Might they meet? More on that coming up.


[15:24:01] BALDWIN: Vice President Mike Pence arriving in South Korea for the Winter Olympics, and he's sending already sending a pretty tough message to the Games' host, South Korea, on the nuclear threat of neighboring North Korea.

The vice president warning the U.S. wants a peaceful dismantling of North Korea's nuclear programs, but that all options are on the table.

This comes as we're hearing that the president of South Korea will meet this weekend with the sister of the North Korean dictator, Kim Jong-un, the two planning to sit down Saturday and have lunch.

And now the world is wondering, will President Moon of South Korea try to broker a meeting between the U.S. vice president and this Kim Jong- un's sister?

Let's talk it all over with Matthew Rosenberg, a CNN national security analyst and national security correspondent for "The New York Times."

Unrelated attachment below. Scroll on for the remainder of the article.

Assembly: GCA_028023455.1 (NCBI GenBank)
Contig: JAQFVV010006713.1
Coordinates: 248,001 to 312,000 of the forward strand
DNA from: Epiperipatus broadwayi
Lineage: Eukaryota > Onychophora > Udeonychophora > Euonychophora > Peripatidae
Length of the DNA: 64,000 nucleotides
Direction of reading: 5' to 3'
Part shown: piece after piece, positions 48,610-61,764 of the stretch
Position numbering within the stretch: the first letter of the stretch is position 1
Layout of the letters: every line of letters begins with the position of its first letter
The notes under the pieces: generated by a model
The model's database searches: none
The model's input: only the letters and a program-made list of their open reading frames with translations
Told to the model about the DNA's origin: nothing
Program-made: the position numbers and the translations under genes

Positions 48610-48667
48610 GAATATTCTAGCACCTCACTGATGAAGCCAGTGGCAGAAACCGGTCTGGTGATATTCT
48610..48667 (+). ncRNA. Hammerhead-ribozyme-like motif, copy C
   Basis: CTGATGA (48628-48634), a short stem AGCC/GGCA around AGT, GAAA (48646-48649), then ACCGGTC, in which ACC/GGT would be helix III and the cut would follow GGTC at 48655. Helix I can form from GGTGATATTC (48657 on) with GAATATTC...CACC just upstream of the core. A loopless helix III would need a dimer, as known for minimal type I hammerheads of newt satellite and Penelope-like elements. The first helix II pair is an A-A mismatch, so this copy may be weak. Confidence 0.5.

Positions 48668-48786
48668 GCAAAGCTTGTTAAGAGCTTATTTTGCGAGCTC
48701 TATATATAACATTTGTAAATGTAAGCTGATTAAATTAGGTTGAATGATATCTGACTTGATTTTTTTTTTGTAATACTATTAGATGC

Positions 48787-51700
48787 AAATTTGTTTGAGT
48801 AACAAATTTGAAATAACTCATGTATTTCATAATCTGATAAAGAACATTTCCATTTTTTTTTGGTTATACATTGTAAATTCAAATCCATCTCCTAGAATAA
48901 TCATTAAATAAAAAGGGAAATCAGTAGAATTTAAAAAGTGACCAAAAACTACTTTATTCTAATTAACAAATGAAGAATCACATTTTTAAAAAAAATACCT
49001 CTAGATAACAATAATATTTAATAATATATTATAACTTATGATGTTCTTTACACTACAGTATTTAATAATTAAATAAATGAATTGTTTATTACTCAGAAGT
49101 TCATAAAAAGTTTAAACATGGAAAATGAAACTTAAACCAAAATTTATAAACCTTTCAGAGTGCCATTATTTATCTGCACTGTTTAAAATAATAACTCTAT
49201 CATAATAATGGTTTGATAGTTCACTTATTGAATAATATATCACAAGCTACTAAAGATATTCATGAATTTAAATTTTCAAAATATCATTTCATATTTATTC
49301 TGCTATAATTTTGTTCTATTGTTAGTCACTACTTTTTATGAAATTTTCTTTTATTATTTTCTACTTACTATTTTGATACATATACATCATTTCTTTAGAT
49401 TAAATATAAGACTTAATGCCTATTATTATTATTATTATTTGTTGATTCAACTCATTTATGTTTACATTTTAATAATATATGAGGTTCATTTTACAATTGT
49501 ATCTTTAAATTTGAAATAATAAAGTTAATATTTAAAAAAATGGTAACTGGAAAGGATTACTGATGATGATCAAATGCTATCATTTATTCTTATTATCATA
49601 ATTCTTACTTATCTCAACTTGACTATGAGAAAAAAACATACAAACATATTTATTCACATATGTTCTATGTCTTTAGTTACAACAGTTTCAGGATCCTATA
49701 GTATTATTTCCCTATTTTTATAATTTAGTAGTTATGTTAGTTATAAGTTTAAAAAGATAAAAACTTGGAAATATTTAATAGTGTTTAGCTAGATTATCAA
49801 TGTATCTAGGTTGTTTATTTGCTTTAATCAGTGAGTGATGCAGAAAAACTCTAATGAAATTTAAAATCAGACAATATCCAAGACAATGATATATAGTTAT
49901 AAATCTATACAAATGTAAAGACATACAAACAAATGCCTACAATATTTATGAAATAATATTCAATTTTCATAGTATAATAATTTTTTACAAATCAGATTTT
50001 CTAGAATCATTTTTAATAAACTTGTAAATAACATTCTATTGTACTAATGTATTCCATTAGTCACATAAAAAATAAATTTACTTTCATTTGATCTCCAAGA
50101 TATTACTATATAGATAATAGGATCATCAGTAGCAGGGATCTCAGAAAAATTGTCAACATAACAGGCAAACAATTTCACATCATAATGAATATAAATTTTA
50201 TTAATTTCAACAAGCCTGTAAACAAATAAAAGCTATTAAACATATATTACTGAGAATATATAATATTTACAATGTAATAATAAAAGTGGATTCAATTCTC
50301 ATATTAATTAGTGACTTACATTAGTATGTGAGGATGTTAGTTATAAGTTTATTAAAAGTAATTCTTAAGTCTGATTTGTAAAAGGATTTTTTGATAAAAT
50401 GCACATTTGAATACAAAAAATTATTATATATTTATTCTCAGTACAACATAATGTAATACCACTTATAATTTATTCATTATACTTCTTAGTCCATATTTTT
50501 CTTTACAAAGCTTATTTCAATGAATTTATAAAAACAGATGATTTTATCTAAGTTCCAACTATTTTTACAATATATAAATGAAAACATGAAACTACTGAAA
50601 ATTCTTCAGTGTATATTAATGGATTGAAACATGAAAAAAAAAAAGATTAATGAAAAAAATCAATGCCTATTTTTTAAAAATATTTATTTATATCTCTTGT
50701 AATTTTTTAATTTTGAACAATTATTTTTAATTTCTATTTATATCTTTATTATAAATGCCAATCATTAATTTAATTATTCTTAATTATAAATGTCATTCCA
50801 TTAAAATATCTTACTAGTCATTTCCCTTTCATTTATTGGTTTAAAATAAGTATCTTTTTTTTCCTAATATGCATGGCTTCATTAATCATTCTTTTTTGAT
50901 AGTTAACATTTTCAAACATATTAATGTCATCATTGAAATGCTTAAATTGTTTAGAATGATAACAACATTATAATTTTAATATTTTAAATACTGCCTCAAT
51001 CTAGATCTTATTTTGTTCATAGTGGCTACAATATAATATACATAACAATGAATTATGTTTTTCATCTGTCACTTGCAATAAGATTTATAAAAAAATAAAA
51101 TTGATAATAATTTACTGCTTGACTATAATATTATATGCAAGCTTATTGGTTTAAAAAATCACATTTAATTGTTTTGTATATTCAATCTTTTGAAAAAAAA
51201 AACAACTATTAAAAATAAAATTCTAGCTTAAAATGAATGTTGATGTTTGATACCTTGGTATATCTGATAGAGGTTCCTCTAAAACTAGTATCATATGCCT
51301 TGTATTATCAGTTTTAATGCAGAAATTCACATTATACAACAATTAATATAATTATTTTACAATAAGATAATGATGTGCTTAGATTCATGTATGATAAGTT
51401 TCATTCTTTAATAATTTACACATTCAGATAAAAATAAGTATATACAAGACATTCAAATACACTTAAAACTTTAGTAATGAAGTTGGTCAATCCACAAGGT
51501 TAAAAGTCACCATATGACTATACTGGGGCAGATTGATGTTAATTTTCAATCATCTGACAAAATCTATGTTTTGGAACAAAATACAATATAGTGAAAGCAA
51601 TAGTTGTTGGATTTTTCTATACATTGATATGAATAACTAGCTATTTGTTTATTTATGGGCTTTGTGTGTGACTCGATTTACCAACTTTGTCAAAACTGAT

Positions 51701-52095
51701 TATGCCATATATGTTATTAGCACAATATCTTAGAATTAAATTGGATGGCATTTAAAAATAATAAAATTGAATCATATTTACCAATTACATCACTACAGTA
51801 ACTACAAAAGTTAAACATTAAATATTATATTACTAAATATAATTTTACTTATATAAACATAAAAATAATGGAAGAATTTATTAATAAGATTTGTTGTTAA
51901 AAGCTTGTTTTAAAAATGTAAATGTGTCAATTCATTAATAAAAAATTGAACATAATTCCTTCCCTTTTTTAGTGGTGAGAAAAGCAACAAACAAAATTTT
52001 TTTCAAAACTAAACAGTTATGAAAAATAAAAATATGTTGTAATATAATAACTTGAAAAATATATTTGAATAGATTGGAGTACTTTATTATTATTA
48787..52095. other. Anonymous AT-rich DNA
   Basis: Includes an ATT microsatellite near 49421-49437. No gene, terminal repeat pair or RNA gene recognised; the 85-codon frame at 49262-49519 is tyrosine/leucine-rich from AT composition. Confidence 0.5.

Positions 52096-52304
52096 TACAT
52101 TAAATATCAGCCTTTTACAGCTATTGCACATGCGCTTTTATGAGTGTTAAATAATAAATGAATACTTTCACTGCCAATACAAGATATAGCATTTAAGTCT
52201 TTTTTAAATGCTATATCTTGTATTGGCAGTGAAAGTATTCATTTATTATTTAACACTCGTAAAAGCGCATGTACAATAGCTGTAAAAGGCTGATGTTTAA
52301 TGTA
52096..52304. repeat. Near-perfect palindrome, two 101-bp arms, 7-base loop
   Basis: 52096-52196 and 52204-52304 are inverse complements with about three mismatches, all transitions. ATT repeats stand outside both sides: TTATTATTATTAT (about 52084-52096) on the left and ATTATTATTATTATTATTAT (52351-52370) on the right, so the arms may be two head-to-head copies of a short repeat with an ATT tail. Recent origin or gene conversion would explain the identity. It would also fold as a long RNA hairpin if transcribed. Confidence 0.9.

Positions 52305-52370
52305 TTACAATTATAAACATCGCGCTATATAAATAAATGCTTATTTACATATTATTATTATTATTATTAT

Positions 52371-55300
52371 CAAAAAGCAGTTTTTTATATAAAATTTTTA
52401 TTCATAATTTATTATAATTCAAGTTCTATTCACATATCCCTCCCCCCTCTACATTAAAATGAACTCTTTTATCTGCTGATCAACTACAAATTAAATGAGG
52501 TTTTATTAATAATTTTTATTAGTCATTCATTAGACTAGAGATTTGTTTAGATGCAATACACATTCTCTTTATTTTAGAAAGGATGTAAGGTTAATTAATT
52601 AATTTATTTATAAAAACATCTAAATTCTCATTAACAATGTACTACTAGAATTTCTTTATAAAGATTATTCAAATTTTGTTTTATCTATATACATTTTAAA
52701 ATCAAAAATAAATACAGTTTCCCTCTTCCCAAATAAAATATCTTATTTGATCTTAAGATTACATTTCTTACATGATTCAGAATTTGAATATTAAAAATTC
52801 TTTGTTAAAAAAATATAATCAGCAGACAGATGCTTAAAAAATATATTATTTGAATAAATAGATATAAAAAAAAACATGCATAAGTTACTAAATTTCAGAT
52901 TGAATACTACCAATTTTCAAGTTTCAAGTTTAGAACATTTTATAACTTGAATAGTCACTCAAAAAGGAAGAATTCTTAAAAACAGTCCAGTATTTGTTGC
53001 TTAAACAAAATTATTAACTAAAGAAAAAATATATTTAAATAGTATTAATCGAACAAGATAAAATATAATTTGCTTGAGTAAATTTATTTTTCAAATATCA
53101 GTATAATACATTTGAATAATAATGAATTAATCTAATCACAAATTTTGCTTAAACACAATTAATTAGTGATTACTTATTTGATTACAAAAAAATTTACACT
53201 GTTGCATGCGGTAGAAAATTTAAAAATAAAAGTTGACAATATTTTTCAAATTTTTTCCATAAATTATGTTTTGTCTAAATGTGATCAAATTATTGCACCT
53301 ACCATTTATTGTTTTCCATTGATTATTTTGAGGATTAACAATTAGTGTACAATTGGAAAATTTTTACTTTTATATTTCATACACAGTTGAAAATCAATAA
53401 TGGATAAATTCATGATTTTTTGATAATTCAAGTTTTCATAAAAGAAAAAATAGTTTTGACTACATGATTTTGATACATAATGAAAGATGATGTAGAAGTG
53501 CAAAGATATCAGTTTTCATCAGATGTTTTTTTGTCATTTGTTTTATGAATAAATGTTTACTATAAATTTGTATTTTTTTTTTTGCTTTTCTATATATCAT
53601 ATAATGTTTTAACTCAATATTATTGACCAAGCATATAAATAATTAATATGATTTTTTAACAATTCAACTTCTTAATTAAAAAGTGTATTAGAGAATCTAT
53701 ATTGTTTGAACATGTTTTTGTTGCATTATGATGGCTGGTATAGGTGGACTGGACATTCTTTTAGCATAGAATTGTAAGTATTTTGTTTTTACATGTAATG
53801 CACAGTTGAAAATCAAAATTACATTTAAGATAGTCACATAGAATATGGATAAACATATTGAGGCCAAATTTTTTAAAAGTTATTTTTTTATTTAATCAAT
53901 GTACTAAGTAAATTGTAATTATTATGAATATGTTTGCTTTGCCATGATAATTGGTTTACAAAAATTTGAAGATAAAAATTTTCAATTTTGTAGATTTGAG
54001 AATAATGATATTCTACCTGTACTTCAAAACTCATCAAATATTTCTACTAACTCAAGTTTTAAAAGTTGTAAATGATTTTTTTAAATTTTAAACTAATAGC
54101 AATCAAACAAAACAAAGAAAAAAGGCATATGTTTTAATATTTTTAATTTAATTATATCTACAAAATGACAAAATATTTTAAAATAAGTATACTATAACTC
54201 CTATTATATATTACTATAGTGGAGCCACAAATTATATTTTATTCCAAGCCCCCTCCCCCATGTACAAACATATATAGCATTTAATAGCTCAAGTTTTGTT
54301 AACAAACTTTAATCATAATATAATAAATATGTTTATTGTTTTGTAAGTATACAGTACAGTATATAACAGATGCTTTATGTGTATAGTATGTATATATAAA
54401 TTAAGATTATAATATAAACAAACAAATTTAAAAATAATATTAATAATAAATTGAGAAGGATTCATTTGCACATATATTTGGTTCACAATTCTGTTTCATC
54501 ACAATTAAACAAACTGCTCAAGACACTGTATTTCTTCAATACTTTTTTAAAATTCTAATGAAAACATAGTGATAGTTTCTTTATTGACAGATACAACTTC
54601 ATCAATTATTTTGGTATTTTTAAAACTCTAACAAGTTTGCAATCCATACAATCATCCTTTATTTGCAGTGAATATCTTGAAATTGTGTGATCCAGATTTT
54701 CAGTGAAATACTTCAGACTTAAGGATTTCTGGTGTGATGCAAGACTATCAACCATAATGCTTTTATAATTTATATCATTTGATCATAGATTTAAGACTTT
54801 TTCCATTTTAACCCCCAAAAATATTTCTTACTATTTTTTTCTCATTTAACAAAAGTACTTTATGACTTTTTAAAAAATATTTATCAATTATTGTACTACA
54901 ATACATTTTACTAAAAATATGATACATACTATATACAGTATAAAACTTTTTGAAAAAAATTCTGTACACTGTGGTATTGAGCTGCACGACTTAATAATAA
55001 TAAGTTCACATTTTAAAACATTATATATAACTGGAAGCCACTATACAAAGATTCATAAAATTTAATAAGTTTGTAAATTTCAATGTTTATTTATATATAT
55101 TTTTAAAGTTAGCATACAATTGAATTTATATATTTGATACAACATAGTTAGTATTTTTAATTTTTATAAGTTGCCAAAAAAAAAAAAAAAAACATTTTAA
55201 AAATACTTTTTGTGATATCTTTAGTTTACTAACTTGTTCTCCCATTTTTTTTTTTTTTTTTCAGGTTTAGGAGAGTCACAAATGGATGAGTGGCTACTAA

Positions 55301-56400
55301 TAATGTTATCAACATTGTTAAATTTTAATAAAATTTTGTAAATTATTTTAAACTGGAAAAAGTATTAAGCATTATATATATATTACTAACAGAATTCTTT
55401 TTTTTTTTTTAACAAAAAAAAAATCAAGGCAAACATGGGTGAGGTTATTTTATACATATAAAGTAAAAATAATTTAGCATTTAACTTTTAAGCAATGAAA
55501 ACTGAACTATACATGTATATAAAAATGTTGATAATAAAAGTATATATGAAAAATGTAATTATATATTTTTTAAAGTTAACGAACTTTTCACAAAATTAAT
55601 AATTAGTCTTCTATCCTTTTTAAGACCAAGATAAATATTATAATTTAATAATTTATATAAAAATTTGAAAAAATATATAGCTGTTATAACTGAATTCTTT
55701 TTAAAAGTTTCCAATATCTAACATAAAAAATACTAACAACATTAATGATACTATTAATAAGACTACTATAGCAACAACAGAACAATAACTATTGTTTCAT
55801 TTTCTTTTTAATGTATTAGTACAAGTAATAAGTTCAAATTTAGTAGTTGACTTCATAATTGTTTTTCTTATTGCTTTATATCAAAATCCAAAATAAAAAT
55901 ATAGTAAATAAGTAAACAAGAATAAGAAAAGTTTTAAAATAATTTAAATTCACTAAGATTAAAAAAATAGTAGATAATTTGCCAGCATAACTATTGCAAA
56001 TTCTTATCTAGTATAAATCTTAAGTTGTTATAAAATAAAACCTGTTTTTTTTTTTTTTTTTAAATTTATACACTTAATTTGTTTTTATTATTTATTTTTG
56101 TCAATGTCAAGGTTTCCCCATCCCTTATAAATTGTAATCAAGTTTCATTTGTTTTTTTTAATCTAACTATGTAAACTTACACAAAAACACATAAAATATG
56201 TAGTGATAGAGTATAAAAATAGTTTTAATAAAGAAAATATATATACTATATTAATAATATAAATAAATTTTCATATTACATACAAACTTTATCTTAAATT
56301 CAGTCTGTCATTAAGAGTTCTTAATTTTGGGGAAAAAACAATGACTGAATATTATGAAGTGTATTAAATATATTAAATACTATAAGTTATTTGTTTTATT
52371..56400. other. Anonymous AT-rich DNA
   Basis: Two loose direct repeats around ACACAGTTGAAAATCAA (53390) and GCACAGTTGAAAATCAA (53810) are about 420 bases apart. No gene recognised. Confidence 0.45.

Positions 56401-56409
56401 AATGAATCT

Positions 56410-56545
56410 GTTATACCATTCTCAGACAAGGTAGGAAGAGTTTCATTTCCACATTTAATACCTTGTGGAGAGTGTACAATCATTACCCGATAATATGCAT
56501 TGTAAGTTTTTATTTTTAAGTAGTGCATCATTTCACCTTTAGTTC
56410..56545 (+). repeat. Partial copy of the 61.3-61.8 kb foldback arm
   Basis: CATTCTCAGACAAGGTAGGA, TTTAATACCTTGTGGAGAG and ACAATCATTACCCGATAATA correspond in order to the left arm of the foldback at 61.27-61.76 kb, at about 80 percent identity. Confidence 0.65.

Good to see you, sir.

This notion that this President Moon may push for a Pence-North Korea meeting, can you just -- what would that look like? Who would talk? What would be the demands for both sides?


MATTHEW ROSENBERG, CNN NATIONAL SECURITY ANALYST: I mean, I think there's a lot of questions there.

I mean, first of all, it would be Pence meeting with the sister of North Korea's leader.


ROSENBERG: Which is unusual, to say the least.

And exactly, you know, what parameters they're going to talk about there -- you know, the U.S. and North Korea, as much as they both say they are looking for diplomatic solutions here, the U.S. demand is there will be no talks until you agree to get rid of your nuclear weapons.

And North Korea's response is, we're not getting rid of that program until we end -- at the end of talks. And so the parameters of this are all very fluid.

BALDWIN: North Korea putting out a terse statement -- quote -- "We have no intention to meet with the U.S. side during our visit to South Korea."

So there's that.